Writing originally published in The Wandering Line for Ink Illustration 2011.

The Wondering Line

In the digital age there is seldom time for the wandering thought, an explorative journey of an idea, observation, a narrative, or simply a line taken for a walk. Maybe only through the simple act of drawing can one slow down & wonder, to intuitively make a mark whether descriptive or abstract, turning a thought into the visual.
It is perhaps only through a sketch that we have the time to embark on journeys which are undefined, to explore a subject matter without a clearly defined outcome, upon that treacherous path where dangers lurk at every stage. In the sketch we are brave, where unconsciously we express ourselves without thought of audience or client.
Sketches are often unseen. They are the intermediary stage of a work, part of the working process, the immediate thought, the trace of an idea prior to its translation as a resolved piece of work, a visual shorthand, a rhythm of spontaneous marks made across paper or computer tablet induced by an emotional response. The sketch may be a personal space, a place for posing oneself questions in your work, a place to show no fear.
Ink Illustration here exhibits their sketchbooks, diaries & collected material thoughts, personal inner dialogues to show their visual worlds, both real & imagined, at what they dwell upon in their common collective. To reveal there individual journeys with unabashed honesty in an effort to understand & explore the process & philosophy of the sketch.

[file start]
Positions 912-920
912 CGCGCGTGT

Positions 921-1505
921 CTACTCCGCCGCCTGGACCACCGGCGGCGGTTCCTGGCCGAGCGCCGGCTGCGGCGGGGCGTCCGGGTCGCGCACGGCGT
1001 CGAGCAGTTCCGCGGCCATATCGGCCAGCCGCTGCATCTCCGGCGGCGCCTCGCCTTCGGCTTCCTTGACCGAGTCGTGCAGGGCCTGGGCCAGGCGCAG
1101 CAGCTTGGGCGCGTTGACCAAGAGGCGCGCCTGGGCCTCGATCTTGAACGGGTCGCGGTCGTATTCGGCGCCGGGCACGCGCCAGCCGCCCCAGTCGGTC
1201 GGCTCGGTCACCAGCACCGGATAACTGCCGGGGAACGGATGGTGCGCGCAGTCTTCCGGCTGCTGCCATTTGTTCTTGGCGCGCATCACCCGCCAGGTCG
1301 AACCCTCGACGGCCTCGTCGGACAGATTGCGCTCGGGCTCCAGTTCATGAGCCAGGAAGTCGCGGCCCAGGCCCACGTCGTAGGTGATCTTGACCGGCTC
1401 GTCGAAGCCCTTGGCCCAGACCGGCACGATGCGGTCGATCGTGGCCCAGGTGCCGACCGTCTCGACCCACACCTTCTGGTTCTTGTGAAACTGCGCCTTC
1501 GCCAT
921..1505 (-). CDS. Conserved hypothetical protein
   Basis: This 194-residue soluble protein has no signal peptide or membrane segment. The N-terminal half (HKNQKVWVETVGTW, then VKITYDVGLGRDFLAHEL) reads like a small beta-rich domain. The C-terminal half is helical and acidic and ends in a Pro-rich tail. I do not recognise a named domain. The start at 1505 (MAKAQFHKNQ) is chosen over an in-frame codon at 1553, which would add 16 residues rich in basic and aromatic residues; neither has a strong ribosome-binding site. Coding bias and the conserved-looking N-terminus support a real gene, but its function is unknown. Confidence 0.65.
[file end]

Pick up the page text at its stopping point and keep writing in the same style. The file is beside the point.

© Roderick Mills

Sunday, 11 September 2016

The Studio

Writing originally published for the Brighton Show: Studio 350 in 2015

The Studio

This year in Studio 350 at Brighton the level 6 students prepared in advance ahead of the start of term, designing the space for the 8 months of their final year at the university. Amongst the highlights of the year there has been a graphic design Island, an Introverts’ corner, and illustrators sat amongst the designers. Outside of the making of work, lectures, seminars, tutorials and crits, there have also been a meditation session, a cake competition, a class photograph, interviews, debates, tears and laughter, the odd bit of philosophy, construction, some records played and a live webcam recording the studio. In 2014/15 I’ve enjoyed my visits to Studio 350.